The WHO Alliance for Global Elimination of Trachoma by 2020 has increased the need to identify ocular chlamydial infections by clinical examination in areas of both high and low prevalence. The relationship between clinically active trachoma (as defined by clinical examination) and chlamydial infection is known for areas with hyperendemic trachoma, but not for areas with a low prevalence of the clinical disease. In the present study, we examined, photographed, and DNA tested the conjunctivae of children in the Surkhet district of mid-western Nepal, an area known to have a low prevalence of clinically active trachoma. Although 6% of the children aged 10 years and under were found to have clinically active trachoma, none were found to have chlamydia infection by the most sensitive DNA amplification tests available. A very low prevalence of clinically active trachoma is not necessarily evidence of the presence of chlamydial infection. Therefore, the WHO policy of not recommending an intensive trachoma control effort when the prevalence of clinically active trachoma is less than 10% in children is appropriate for this area of Nepal.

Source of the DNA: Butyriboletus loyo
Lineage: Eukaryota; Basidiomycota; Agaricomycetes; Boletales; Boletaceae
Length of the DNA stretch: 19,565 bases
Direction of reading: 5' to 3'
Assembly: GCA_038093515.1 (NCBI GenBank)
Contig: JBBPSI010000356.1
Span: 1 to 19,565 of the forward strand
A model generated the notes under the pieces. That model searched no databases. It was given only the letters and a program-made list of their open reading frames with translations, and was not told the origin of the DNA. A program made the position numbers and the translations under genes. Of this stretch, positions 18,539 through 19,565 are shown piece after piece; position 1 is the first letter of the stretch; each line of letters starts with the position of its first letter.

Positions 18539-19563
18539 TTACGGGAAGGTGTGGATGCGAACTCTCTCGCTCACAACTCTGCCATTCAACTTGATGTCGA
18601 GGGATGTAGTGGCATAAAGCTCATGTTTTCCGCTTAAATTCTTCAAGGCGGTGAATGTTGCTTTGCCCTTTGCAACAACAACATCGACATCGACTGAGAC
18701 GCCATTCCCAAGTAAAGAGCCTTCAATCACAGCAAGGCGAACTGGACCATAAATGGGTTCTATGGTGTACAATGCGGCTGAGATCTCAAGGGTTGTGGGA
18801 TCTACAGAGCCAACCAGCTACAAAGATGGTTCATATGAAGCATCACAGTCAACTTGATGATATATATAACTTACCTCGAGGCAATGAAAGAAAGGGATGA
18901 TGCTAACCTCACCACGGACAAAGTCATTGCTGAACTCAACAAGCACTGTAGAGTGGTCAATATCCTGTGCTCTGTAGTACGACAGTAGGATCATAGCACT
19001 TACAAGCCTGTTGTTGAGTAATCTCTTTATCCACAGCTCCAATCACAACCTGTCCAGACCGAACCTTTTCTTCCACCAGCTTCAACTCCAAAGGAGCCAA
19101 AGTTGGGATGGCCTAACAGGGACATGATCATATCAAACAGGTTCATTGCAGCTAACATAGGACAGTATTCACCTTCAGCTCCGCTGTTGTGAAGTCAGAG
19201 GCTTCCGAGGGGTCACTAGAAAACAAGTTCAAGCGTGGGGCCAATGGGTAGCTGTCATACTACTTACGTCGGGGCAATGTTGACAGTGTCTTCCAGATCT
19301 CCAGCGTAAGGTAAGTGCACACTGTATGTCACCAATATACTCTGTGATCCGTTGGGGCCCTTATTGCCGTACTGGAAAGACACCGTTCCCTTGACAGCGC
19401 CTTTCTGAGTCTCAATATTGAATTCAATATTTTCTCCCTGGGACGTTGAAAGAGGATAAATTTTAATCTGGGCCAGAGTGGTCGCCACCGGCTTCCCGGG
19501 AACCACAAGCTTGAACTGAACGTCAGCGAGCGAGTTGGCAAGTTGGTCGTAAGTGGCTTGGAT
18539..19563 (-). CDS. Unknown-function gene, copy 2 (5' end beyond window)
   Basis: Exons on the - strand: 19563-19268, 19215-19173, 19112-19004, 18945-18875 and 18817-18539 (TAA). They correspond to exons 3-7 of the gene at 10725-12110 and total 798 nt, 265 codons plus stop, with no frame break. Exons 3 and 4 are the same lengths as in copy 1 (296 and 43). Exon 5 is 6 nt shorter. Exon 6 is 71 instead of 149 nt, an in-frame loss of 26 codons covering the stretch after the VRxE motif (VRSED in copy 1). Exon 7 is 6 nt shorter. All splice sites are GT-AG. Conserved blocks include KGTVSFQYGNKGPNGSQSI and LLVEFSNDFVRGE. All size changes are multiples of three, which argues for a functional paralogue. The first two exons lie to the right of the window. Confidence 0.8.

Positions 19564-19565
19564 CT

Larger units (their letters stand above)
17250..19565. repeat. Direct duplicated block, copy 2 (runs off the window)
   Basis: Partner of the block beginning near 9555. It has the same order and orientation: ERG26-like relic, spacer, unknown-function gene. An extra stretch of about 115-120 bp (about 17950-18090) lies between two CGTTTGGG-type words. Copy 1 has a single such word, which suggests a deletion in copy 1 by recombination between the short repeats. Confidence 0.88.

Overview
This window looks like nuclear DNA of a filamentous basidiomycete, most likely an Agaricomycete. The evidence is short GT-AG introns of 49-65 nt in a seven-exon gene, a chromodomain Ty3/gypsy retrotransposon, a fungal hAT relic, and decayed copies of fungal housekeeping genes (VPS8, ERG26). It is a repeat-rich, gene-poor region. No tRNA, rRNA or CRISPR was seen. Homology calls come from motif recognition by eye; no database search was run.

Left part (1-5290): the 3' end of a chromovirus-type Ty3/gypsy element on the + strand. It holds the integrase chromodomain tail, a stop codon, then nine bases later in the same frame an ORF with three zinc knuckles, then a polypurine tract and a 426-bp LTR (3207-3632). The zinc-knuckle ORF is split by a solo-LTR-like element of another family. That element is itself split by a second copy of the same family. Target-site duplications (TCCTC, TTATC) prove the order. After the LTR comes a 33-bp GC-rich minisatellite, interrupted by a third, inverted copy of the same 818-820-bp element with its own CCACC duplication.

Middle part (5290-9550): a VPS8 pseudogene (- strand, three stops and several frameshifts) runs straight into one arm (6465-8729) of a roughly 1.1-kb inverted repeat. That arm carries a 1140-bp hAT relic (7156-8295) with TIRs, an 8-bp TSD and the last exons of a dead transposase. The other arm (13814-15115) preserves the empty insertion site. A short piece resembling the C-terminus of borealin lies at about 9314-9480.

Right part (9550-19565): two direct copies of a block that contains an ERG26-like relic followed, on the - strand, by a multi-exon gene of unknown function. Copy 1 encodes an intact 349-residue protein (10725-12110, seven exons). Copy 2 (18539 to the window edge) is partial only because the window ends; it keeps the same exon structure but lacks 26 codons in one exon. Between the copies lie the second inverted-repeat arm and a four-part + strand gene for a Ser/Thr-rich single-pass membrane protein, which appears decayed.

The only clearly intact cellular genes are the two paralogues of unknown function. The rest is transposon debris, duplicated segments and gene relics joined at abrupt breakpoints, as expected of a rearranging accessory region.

PIP: This article assesses the reliability of clinical diagnosis in identifying trachoma in a low prevalence area in Nepal. WHO¿s Alliance for Global Elimination of Trachoma by the year 2020 depends on the identification of communities in which blinding trachoma is present and of individuals in these communities who are seeking treatment. All children aged 1-10 from 6 villages in the Surkhet district of the Bheri zone underwent clinical tests, which were administered between November 17 and December 1, 1997. 726 out of 765 children were examined. 125 among these were further evaluated by photography and DNA testing on their right conjunctivae. Clinically active disease was found in 46 out of 726 children seen by the first examiner. Photographic evaluation showed that 32 of these 46 children had clinically active disease, while 14 of 79 children were found negative of the disease on examination. The results revealed that there was a low prevalence of active conjunctival disease in this area: only 6% of the children were clinically active on examination, and none were found to have chlamydia infection as assessed by the most sensitive DNA amplification test available. The WHO policy of not recommending an intensive trachoma control effort when the prevalence of clinically active trachoma is less than 10% in children is therefore appropriate for this area in Nepal. Clinical examination is the only feasible way of estimating the prevalence of infection; however, very low prevalence of active trachoma is not evidence for the presence of chlamydial infection.